Oakland, California-based Shimmick Construction is the prime contractor to construct the new 110-by-600-foot lock chamber on the Tennessee River.
But Shimmick officials said the cost of their original $240 million project should be increased and more time given for completion due to delays and costs caused by COVID-19, material inflation, tight labor markets and supply delivery challenges. The Army Corps of Engineers and Shimmick are working through an Alternate Dispute Resolution process to resolve the contract cost issues, and a Defense Contracting Audit Agency is reviewing the project, according to a statement from the Corps.
The increased cost for the project is a combination of several factors to include recent project delays, changes in site conditions, design enhancements and the overall inflation factor associated with labor and material in today's economy," Jasper, the interim project office chief for the Army Corps of Engineers Nashville District, said in a statement.
Jasper said Shimmick expects to complete its work in August 2025, and the Corps projects the overall project will be completed "in the 2028-2029 time frame."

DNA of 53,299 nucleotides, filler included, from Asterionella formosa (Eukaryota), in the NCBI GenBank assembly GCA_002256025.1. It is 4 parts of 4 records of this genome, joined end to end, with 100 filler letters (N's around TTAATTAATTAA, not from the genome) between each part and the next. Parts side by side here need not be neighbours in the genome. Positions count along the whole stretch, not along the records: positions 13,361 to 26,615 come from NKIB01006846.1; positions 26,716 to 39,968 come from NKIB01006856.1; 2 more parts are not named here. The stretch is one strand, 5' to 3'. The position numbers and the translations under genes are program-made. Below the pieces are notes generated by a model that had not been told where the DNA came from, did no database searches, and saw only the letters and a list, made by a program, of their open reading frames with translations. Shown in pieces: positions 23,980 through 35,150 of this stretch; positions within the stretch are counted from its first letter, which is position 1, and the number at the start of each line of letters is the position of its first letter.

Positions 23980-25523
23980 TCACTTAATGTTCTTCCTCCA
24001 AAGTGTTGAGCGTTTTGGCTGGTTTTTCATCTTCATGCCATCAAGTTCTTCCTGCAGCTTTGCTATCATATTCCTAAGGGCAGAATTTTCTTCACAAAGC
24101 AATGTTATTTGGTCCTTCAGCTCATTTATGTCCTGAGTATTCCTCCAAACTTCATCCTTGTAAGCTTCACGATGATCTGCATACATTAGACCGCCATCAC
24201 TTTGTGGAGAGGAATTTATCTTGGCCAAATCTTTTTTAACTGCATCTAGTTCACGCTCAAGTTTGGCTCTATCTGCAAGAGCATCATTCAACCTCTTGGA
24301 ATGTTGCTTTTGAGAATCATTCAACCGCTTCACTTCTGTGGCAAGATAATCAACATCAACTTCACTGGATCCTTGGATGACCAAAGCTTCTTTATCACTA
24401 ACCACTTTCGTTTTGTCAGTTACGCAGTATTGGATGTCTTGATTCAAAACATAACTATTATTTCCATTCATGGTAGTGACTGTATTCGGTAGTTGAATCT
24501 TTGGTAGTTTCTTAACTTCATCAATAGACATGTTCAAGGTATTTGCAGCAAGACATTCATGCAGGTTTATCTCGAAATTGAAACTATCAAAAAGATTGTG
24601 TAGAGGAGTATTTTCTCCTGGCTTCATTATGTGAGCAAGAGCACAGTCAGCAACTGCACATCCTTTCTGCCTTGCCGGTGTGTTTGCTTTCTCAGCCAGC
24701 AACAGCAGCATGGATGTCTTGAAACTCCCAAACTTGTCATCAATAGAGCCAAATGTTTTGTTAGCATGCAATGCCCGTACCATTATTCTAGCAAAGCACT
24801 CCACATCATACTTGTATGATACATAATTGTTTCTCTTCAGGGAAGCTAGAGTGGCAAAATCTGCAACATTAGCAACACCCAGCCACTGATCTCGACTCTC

"An additional $237 million is required to fully fund the project," Jasper told the Inland Waterways Users Board. "Current market conditions, extended project duration and increased inflationary rates will have impacts on required cost to complete the project."
Need for a new lock
Jasper said the new lock is required due to problems with "concrete growth" in the current 83-year-old lock, "which threatens the stability and operatability of the existing lock."
The Tennessee Valley Authority, which was created in 1933 to harness the power and navigation of the Tennessee River, originally built the Chickamauga Dam and Lock using nearby rock aggregate that has since developed some structural problems.
The Chickamauga Dam remains a TVA project, but the Chickamauga Lock is maintained and operated by the Army Corps of Engineers and is funded with both congressional appropriations and proceeds from diesel taxes paid by river barges on America's inland waterways.
About 1 million tons of freight a year is moved through the Chicamauga Lock, and the new lock is projected to reduce commercial transit times by 80%. The Chickamauga Lock is also the most active lock on the Tennessee River for recreational vessels, with more than 3,500 vessel lockages annually.
Cline Jones, the executive director for the Tennessee River Valley Association, said the barge industry was "surprised" by the size of the cost increases for the Chickamauga Lock replacement. But Jones, who has advocated for the new lock for more than a decade, insists the investment will pay off America.